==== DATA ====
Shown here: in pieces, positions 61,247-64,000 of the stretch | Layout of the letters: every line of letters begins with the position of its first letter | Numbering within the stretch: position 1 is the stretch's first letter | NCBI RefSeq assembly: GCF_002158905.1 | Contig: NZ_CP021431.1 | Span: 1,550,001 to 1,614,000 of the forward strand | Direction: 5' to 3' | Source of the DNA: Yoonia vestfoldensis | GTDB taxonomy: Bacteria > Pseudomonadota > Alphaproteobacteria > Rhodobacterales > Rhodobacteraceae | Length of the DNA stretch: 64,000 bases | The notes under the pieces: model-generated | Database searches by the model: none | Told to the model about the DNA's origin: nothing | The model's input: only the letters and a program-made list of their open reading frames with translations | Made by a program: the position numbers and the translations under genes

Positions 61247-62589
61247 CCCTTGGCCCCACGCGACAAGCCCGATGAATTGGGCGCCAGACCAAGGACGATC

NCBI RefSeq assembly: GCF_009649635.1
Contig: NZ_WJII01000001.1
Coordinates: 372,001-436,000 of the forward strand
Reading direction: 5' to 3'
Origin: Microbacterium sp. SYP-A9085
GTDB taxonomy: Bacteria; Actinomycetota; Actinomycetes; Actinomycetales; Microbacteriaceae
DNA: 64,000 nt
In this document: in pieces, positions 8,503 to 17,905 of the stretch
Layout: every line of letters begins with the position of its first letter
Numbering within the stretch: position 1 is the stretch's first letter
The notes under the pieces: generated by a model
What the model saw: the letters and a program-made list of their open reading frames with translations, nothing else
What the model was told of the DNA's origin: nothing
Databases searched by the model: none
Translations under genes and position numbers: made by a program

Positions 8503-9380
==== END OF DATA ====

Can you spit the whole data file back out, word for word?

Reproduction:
Shown here: in pieces, positions 61,247-64,000 of the stretch | Layout of the letters: every line of letters begins with the position of its first letter | Numbering within the stretch: position 1 is the stretch's first letter | NCBI RefSeq assembly: GCF_002158905.1 | Contig: NZ_CP021431.1 | Span: 1,550,001 to 1,614,000 of the forward strand | Direction: 5' to 3' | Source of the DNA: Yoonia vestfoldensis | GTDB taxonomy: Bacteria > Pseudomonadota > Alphaproteobacteria > Rhodobacterales > Rhodobacteraceae | Length of the DNA stretch: 64,000 bases | The notes under the pieces: model-generated | Database searches by the model: none | Told to the model about the DNA's origin: nothing | The model's input: only the letters and a program-made list of their open reading frames with translations | Made by a program: the position numbers and the translations under genes

Positions 61247-62589
61247 CCCTTGGCCCCACGCGACAAGCCCGATGAATTGGGCGCCAGACCAAGGACGATC

NCBI RefSeq assembly: GCF_009649635.1
Contig: NZ_WJII01000001.1
Coordinates: 372,001-436,000 of the forward strand
Reading direction: 5' to 3'
Origin: Microbacterium sp. SYP-A9085
GTDB taxonomy: Bacteria; Actinomycetota; Actinomycetes; Actinomycetales; Microbacteriaceae
DNA: 64,000 nt
In this document: in pieces, positions 8,503 to 17,905 of the stretch
Layout: every line of letters begins with the position of its first letter
Numbering within the stretch: position 1 is the stretch's first letter
The notes under the pieces: generated by a model
What the model saw: the letters and a program-made list of their open reading frames with translations, nothing else
What the model was told of the DNA's origin: nothing
Databases searched by the model: none
Translations under genes and position numbers: made by a program

Positions 8503-9380